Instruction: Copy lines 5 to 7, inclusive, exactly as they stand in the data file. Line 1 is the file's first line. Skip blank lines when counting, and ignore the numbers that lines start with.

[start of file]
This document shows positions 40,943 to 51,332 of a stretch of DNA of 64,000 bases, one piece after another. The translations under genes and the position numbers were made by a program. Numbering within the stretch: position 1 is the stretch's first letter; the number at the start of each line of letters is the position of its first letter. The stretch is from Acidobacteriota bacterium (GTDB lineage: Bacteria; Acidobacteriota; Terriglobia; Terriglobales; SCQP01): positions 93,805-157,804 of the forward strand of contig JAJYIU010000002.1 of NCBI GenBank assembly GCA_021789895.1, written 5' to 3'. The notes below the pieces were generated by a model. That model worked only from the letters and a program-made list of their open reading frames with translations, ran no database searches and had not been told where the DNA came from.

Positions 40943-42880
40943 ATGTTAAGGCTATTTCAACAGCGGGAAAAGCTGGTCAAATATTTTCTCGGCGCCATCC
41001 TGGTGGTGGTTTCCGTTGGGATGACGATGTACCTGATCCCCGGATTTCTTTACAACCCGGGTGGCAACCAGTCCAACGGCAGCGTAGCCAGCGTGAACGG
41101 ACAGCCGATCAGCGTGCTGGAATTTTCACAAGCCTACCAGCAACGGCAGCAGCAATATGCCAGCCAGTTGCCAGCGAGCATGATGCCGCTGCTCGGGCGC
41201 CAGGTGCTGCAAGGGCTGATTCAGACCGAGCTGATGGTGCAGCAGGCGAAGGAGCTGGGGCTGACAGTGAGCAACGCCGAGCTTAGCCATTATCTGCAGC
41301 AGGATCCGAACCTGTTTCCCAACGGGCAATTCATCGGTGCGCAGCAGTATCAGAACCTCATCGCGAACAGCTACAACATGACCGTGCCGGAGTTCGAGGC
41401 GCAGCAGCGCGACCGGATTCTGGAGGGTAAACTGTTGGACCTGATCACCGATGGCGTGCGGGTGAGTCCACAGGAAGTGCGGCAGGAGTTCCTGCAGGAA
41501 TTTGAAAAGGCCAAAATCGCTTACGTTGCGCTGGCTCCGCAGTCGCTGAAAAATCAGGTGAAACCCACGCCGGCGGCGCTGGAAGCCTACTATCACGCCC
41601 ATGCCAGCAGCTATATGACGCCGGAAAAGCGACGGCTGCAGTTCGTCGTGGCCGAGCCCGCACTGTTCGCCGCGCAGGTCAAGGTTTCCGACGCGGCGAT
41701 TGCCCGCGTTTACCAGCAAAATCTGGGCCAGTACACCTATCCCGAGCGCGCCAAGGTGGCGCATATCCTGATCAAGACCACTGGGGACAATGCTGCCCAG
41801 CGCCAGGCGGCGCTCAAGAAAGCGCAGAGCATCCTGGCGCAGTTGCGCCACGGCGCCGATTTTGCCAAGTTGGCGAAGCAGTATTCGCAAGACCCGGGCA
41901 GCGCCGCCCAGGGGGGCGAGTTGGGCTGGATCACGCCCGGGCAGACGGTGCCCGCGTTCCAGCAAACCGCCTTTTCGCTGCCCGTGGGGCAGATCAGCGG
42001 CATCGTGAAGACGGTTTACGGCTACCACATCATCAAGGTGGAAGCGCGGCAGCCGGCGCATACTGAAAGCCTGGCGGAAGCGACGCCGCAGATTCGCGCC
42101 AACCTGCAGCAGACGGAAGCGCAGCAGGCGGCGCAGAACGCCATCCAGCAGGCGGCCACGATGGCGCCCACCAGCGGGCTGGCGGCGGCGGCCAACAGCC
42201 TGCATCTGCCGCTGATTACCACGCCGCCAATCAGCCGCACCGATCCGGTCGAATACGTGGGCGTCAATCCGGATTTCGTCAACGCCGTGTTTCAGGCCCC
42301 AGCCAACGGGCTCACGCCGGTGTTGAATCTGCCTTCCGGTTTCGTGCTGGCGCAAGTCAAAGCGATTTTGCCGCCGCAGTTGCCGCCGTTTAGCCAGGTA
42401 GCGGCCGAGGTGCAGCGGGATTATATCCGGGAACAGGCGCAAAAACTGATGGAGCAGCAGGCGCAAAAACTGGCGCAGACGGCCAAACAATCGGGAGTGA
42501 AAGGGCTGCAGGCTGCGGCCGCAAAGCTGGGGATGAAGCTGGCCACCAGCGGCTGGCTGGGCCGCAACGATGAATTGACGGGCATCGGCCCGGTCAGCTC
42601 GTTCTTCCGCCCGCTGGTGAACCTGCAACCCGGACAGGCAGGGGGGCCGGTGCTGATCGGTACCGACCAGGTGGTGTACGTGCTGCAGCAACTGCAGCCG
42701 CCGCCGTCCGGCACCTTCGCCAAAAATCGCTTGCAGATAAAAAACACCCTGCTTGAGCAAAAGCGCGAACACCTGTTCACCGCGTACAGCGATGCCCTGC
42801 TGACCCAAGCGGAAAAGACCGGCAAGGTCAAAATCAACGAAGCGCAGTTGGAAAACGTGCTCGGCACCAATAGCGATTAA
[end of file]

41101 ACAGCCGATCAGCGTGCTGGAATTTTCACAAGCCTACCAGCAACGGCAGCAGCAATATGCCAGCCAGTTGCCAGCGAGCATGATGCCGCTGCTCGGGCGC
41201 CAGGTGCTGCAAGGGCTGATTCAGACCGAGCTGATGGTGCAGCAGGCGAAGGAGCTGGGGCTGACAGTGAGCAACGCCGAGCTTAGCCATTATCTGCAGC
41301 AGGATCCGAACCTGTTTCCCAACGGGCAATTCATCGGTGCGCAGCAGTATCAGAACCTCATCGCGAACAGCTACAACATGACCGTGCCGGAGTTCGAGGC